Posted by Stork at January 6, 2006 8:09 PM

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about said the gramophone
This is a daily sampler of really good songs. All tracks are posted out of love. Please go out and buy the records.

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about the authors
Sean Michaels is the founder of Said the Gramophone. He is a writer, critic and author of the theremin novel Us Conductors. Follow him on Twitter or reach him by email here. Click here to browse his posts.

Emma Healey writes poems and essays in Toronto. She joined Said the Gramophone in 2015. This is her website and email her here.

Jeff Miller is a Montreal-based writer and zinemaker. He is the author of Ghost Pine: All Stories True and a bunch of other stories. He joined Said the Gramophone in 2015. Say hello on Twitter or email.

Mitz Takahashi is originally from Osaka, Japan who now lives and works as a furniture designer/maker in Montreal. English is not his first language so please forgive his glamour grammar mistakes. He is trying. He joined Said the Gramophone in 2015. Reach him by email here.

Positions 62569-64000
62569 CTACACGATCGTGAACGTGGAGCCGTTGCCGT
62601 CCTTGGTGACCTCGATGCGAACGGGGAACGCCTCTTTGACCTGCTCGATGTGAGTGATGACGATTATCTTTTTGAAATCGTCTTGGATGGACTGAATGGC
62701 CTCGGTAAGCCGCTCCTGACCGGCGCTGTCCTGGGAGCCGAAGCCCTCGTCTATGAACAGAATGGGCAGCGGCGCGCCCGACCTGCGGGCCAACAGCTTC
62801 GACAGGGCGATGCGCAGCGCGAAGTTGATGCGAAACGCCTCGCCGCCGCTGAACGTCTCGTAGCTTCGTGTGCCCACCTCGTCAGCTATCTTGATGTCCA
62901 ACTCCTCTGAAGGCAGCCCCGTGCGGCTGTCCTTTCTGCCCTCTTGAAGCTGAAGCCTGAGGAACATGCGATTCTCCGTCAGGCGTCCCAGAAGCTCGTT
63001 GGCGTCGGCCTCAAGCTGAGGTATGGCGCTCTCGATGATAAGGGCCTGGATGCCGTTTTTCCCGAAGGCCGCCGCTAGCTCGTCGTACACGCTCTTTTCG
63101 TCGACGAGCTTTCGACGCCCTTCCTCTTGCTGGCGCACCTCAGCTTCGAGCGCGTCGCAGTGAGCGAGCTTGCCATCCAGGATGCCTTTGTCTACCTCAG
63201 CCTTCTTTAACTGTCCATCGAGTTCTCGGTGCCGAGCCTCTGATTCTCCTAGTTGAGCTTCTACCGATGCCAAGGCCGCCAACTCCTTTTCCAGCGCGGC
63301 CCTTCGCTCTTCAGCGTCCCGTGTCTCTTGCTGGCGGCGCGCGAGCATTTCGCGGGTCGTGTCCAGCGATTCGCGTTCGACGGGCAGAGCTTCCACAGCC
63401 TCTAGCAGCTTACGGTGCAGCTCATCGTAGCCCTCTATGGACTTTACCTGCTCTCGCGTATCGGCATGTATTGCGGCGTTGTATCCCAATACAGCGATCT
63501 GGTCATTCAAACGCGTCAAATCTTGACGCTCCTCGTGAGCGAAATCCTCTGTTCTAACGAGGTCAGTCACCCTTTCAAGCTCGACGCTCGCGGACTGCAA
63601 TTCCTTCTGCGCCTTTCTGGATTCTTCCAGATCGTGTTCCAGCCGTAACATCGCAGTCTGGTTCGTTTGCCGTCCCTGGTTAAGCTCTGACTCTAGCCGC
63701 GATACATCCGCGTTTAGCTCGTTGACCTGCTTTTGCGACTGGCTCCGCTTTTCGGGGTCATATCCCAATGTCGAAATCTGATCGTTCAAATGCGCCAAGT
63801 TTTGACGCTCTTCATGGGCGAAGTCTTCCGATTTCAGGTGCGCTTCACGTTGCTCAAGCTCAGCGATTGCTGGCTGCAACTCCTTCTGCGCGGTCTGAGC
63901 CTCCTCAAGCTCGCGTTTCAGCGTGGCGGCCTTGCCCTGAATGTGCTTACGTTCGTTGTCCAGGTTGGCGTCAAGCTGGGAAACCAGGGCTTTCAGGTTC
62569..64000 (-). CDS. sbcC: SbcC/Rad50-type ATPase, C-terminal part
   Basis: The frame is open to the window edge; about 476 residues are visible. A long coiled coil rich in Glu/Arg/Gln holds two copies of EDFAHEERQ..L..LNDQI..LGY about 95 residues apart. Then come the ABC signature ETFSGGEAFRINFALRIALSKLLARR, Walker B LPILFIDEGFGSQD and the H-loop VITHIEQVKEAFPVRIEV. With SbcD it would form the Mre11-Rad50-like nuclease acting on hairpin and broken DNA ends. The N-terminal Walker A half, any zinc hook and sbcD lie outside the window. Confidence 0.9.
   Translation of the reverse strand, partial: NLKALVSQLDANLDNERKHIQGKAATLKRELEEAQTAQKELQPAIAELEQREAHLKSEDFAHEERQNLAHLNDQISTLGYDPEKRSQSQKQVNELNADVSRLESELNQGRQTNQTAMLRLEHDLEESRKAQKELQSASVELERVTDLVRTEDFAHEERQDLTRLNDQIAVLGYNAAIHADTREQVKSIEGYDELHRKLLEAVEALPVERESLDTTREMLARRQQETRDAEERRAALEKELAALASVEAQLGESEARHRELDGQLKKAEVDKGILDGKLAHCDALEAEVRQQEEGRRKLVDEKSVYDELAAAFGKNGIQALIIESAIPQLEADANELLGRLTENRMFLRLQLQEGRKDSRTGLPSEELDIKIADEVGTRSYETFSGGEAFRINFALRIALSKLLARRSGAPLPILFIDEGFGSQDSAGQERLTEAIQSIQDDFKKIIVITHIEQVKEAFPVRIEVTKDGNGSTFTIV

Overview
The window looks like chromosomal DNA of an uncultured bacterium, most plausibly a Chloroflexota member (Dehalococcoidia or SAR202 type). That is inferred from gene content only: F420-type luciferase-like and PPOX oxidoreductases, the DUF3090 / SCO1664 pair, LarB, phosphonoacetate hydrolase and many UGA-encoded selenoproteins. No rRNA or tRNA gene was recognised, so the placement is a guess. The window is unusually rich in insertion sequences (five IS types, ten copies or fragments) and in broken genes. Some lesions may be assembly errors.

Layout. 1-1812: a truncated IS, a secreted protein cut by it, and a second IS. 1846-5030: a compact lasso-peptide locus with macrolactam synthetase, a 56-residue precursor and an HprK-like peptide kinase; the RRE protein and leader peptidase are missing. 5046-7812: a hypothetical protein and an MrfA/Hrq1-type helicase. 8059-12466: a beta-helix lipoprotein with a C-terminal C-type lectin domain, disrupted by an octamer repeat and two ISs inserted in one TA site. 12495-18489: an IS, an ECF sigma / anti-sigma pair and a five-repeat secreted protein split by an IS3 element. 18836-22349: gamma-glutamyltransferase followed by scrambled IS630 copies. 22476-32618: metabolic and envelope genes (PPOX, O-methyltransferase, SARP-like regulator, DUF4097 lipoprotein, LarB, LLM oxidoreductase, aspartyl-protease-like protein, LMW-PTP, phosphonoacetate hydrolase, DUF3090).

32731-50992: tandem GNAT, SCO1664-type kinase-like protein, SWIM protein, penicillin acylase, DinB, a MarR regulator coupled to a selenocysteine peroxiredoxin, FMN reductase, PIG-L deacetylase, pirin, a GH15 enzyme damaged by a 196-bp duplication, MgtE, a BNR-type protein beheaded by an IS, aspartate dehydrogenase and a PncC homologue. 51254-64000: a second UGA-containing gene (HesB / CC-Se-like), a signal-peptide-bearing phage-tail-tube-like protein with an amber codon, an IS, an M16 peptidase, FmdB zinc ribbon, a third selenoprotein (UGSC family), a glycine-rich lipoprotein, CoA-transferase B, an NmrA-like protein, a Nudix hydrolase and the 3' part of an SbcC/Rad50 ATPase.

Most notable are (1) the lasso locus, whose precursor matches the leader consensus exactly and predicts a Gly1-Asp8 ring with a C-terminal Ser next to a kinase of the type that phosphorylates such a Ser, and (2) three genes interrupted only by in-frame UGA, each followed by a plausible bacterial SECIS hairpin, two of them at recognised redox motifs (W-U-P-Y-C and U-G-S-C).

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Dan Beirne wrote regularly for Said the Gramophone from August 2004 to December 2014. He is an actor and writer living in Toronto. Any claim he makes about his life on here is probably untrue. Click here to browse his posts. Email him here.

Jordan Himelfarb wrote for Said the Gramophone from November 2004 to March 2012. He lives in Toronto. He is an opinion editor at the Toronto Star. Click here to browse his posts. Email him here.
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our favourite blogs
(◊ means they write about music)

Back to the World
La Blogothèque
Weird Canada
Destination: Out
Endless Banquet
A Grammar (Nitsuh Abebe)
Ill Doctrine
A London Salmagundi
Words and Music
Petites planétes
Gorilla vs Bear
Silent Shout
Clouds of Evil
The Dolby Apposition
Awesome Tapes from Africa
Matana Roberts
Pitchfork Reviews Reviews
i like you [podcast]
Nicola Meighan
radiolab [podcast]
CKUT Music
plethoric pundrigrions
Wattled Smoky Honeyeater
The Clear-Minded Creative
Torture Garden
Passion of the Weiss
Juan and Only
Horses Think
White Hotel
Then Play Long (Marcello Carlin)
Uno Moralez
Coming Up For Air (Matt Forsythe)
my love for you is a stampede of horses
It's Nice That
Song, by Toad
In Focus
WTF [podcast]
The Rest is Noise (Alex Ross)
My Daguerreotype Boyfriend
The Hood Internet

things we like in Montreal
st-viateur bagel
café olimpico
Euro-Deli Batory
le pick up
kem coba
le couteau
au pied de cochon
mamie clafoutis
tourtière australienne
chez boris
alati caserta
vices & versa
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drawn + quarterly
+ bottines &c

casa + sala + the hotel
blue skies turn black
montreal improv theatre
passovah productions
le cagibi
cinema du parc
pop pmontreal
yoga teacher Thea Metcalfe

Cult Montreal
The Believer
The Morning News
The Skinny